Location: Healthy Processed Foods ResearchTitle: Simultaneous rough rice drying and rice bran stabilization using infrared radiation heating
|Wang, Tianxin - University Of California|
|Khir, Ragab - University Of California|
|Yuan, Qipeng - Beijing University Of Chemical Technology|
Submitted to: LWT - Food Science and Technology
Publication Type: Peer Reviewed Journal
Publication Acceptance Date: 12/21/2016
Publication Date: 12/24/2016
Citation: Wang, T., Khir, R., Pan, Z., Yuan, Q. 2016. Simultaneous rough rice drying and rice bran stabilization using infrared radiation heating. LWT - Food Science and Technology. 78:281-288. doi:10.1016/j.lwt.2016.12.041.
Interpretive Summary: The research indicates that the IR heating and tempering treatments showed a promising potential to achieve an effective stabilization for rice bran during storage after milling. The IR heating of rough rice to 60 'C followed by tempering treatment for 4 or 5 h resulted in significant reduction in lipase activity, particularly for rice with high initial MC. Consequently, the storage time of stabilized rice bran with free fat acid concentration of less than 10% could be extended to 38 days under two-pass drying compared to 7 days for the control. The new drying method should bring significant economic benefit to the rice industry when it is applied.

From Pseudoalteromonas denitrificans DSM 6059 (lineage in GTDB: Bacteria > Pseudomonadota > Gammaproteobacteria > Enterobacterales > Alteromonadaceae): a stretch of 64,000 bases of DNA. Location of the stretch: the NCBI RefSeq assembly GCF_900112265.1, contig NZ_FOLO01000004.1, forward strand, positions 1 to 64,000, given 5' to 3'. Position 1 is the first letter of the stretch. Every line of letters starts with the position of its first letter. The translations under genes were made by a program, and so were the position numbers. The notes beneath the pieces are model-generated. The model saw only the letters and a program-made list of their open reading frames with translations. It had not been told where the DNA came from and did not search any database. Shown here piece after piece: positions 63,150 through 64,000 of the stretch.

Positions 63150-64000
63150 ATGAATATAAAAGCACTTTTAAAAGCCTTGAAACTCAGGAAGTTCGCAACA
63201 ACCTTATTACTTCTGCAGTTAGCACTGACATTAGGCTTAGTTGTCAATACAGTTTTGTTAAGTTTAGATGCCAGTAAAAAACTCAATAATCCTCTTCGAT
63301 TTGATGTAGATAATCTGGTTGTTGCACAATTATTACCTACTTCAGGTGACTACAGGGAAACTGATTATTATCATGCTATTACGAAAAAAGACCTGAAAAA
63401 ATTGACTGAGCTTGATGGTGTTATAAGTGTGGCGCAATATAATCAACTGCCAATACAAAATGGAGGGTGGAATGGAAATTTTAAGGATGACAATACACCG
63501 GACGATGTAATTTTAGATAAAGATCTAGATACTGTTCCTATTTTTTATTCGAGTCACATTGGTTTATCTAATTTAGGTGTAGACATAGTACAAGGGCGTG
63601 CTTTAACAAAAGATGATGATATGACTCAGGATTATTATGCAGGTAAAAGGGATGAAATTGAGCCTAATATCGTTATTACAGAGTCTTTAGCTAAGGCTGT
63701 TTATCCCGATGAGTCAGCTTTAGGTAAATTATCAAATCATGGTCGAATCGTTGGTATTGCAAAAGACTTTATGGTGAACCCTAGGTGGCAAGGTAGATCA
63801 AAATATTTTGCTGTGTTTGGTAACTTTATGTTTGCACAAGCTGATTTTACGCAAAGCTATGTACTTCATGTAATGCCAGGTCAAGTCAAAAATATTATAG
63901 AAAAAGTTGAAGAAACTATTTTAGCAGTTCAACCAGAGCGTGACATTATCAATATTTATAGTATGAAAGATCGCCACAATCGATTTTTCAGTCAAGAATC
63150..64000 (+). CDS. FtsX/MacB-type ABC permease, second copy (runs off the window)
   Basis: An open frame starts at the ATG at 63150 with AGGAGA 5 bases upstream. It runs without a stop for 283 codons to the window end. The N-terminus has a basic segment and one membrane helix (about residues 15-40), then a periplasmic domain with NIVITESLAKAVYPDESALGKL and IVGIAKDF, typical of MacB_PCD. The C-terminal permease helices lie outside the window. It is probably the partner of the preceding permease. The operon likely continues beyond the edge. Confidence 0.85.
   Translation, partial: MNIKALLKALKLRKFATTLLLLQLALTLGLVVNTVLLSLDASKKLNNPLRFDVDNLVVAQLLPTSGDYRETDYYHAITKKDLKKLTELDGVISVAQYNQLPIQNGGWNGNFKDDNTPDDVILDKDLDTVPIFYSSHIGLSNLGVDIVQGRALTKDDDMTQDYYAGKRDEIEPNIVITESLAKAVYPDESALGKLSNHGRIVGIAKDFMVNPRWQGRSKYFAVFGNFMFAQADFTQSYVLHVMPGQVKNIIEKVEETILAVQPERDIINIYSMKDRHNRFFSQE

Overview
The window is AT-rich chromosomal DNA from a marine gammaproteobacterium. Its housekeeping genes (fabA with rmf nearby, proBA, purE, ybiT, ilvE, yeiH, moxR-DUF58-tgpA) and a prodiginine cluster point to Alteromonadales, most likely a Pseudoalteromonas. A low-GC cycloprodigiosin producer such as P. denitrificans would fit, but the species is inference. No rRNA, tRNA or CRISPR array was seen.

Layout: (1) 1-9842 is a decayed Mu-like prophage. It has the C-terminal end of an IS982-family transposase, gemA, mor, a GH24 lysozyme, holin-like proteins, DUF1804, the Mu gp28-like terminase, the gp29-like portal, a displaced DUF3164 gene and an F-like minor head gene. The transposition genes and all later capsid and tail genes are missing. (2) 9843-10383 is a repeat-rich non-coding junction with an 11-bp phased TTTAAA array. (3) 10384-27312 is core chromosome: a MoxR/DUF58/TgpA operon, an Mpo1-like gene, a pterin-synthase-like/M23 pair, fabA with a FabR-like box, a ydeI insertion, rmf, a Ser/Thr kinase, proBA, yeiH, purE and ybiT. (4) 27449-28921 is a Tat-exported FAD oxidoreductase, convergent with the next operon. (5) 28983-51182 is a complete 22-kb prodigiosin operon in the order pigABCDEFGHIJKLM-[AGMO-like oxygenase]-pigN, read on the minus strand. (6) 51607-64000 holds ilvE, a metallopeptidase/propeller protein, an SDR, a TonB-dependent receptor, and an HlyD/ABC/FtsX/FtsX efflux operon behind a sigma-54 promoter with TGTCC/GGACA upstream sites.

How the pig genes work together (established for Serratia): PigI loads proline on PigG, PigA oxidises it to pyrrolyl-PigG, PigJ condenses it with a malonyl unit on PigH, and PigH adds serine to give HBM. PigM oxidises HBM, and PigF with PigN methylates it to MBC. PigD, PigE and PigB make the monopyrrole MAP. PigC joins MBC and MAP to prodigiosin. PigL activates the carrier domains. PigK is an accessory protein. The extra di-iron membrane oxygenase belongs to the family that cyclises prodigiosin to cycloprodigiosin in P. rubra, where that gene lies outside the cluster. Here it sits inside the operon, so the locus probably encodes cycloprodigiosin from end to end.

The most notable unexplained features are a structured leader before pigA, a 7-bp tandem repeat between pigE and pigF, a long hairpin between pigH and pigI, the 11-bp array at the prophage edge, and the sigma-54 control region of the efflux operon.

Technical Abstract: The objective of this study was to develop a new rice drying method by using IR heating followed by tempering. Freshly harvested medium grain rice (M206) samples with different initial moisture contents (IMCs) were used in this study. The samples were dried for one- and two-passes by using a catalytic IR emitter to reach a rice surface temperature of 60 ºC. After IR heating, the samples were tempered in an incubator at 60 ºC for different durations ranging from 1 to 5 h. The effects of new drying method on moisture removal, total rice yield (TRY), head rice yield (HRY), whiteness index (WI), and shelf life of rice bran were evaluated. Results showed that high heating and drying rates and good milling quality of rough rice were achieved. It took only 55 s to heat the rice samples to 60 ºC. For one-pass drying and 4 h tempering treatment, the total moisture removals were 3.33%, 3.78% and 5.89% points for samples with initial moisture contents of 20.06%, 25.53% and 32.50% (d.b.), respectively. The total moisture removal by two-pass drying was 12.2% points for samples with an IMC of 32.50%. IR heating did not generate adverse effects on TRY and HRY. Importantly, the storage stability of rice bran from the new drying method was extended to 38 days compared to 7 days based on the current drying practice.